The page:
A slice of home in Utah. Robin and Elizabeth invite you to London Market, on 700 East opposite the Trolley Square. Items in their store are directly from England, Australia, Scotland or South Africa. "Fret no more!" Amongst the treasures are beautiful China, tea pots, cups and saucers, charms, stickers and flags. They have
Whispers cafe's crew brews organic coffee and loose-leaf teas and whips up paninis and pastries. Diners can select hot, iced, or blended drinks from a chalkboard menu, which boasts 21 flavors of loose-leaf tea ($2+). Organic ingredients form the building blocks of dulcet brews—such as Milky Way mocha ($4.50+) and raspberry truffle ($4.50+)—to pacify demanding sweet teeth. Take the facemask off your football helmet to nibble a tuna-melt panini, an adhesion of white tuna and cheddar cheese between crisp slices of focaccia bread ($6), or silence vociferous, curmudgeonly bellies with a vegan sausage casserole packed with vegan cheeses, meat-free sausage, and robust seasonings ($6.50).
Like the iced-delight-swirled Italian artisans, Dolcetti’s all-natural gelato is made from scratch and prepared with fresh, local, and seasonal fruits and ingredients. Flavors rotate daily in Dolcetti's repertoire of more than 70 gelatos. Stick with classics such as vanilla bean and chocolate, or wake from dreams of cows balancing papayas on their noses with inspired culinary concoctions such as lavender-honey gelato churned with home-raised bee nectar ($3.25–$4.75 for a scoop). Or, spicy up dessert with a sample of jalapeño chocolate. With an abundance of fresh fruit ripening in the coming months, expect fresh flavors such as forest berry, lemon, and apricot. Dolcetti will also be rolling out fat- and dairy-free sorbettos.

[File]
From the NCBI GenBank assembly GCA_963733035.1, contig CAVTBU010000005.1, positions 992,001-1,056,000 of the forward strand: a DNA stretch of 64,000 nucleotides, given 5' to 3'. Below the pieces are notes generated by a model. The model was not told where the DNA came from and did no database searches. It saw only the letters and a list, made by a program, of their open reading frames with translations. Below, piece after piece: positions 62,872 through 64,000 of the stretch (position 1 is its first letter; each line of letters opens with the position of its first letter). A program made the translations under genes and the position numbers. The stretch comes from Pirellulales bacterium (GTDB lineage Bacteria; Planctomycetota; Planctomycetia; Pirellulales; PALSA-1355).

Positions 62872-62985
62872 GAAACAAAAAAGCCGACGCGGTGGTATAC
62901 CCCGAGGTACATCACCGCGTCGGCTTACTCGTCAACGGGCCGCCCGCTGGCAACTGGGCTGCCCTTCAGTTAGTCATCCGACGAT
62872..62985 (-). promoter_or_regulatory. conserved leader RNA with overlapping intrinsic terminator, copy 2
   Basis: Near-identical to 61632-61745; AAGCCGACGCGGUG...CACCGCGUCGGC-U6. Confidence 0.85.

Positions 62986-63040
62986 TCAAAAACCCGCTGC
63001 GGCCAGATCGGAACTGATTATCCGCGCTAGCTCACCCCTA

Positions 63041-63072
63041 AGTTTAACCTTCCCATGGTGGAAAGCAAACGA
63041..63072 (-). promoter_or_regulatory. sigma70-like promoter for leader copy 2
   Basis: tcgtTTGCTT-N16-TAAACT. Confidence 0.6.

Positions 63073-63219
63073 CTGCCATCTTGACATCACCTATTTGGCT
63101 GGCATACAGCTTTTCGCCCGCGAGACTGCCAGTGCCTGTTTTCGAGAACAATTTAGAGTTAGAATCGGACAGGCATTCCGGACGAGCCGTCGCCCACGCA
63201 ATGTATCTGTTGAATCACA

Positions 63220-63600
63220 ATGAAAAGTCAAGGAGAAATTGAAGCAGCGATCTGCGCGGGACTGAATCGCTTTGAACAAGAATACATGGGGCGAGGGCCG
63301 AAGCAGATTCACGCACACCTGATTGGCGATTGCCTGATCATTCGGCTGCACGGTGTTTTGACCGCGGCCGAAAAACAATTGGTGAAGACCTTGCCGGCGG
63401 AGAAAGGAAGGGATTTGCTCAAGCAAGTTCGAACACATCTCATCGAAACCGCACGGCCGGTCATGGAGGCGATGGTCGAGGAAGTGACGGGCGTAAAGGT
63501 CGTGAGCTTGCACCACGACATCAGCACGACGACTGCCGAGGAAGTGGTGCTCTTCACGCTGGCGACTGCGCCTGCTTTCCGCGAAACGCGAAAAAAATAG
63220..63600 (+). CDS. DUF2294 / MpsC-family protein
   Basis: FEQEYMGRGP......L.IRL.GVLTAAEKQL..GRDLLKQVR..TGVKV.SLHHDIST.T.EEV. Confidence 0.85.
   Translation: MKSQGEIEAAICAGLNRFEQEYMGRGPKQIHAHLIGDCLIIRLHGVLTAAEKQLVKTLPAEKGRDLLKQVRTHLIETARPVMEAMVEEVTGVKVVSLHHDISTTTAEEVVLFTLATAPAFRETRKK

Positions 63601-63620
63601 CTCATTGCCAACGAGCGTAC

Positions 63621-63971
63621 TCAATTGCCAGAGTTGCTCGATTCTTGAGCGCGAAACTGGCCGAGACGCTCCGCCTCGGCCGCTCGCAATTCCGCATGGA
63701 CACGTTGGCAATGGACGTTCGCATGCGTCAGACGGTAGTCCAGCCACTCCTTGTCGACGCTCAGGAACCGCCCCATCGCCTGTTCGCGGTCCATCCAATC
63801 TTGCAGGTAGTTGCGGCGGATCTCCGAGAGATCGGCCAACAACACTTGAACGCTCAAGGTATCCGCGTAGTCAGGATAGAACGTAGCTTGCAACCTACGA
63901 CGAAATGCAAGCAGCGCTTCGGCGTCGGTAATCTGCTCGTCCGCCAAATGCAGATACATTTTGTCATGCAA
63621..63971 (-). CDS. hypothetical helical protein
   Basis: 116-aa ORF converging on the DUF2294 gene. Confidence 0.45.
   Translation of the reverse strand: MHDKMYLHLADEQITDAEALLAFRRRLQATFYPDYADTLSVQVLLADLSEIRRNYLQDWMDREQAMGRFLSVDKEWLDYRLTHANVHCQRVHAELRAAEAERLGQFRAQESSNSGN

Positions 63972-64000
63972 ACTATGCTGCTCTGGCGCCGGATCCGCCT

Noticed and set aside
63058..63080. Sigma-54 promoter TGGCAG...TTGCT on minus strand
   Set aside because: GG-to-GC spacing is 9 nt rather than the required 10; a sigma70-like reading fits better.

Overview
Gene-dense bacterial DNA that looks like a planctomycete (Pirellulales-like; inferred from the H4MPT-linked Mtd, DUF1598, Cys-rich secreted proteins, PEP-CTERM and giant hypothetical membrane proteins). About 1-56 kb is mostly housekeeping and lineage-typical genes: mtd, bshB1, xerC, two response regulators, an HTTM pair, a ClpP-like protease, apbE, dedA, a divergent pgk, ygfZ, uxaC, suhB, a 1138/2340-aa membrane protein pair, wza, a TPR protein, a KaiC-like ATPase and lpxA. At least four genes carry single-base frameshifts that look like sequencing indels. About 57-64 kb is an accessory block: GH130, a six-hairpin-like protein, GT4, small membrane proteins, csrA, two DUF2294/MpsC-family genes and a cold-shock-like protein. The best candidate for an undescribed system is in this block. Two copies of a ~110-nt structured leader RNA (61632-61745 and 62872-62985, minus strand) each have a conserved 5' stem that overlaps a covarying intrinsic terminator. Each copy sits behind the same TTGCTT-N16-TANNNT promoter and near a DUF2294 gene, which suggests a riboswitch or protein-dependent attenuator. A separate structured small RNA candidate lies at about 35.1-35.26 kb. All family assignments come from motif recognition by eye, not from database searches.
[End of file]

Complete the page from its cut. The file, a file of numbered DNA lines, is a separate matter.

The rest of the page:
Trifecta Design's florists construct elaborate arrangements with blossoms sourced from around the world, earning Best Flower Shop accolades from City Weekly in 2010. Owners Pamela Ostermiller and Lindsay Vieta-Vest draw on their love of fashion, architecture, music, and visual art to stylishly arrange colorful seasonal blooms such as orchids, lemongrass, kiwi, and roses. Finished bouquets reside inside tinted glass cubes and handcrafted wooden boxes chosen to highlight their inventive compositions. The creative establishment also compiles edible gift boxes, which entice gourmands with artisanal breads and cheeses, smoked meats, and local chocolates nestled amid textured wrappings.
In business for more than 25 years, the eponymous family behind Tagge’s Famous Fruit cultivates and nurtures a bountiful harvest of fresh fruits and veggies. Today’s Groupon nets eager ghouls and goblins enough locally grown Halloween pumpkins ($2–$7 each) to adorn the most festive domicile or malevolently appointed minivan on the block. Tagge’s fruit stands overflow with the bright-orange gourds, which can be baked into a pie, carved with a spooky face, or baked into a spooky-faced pie.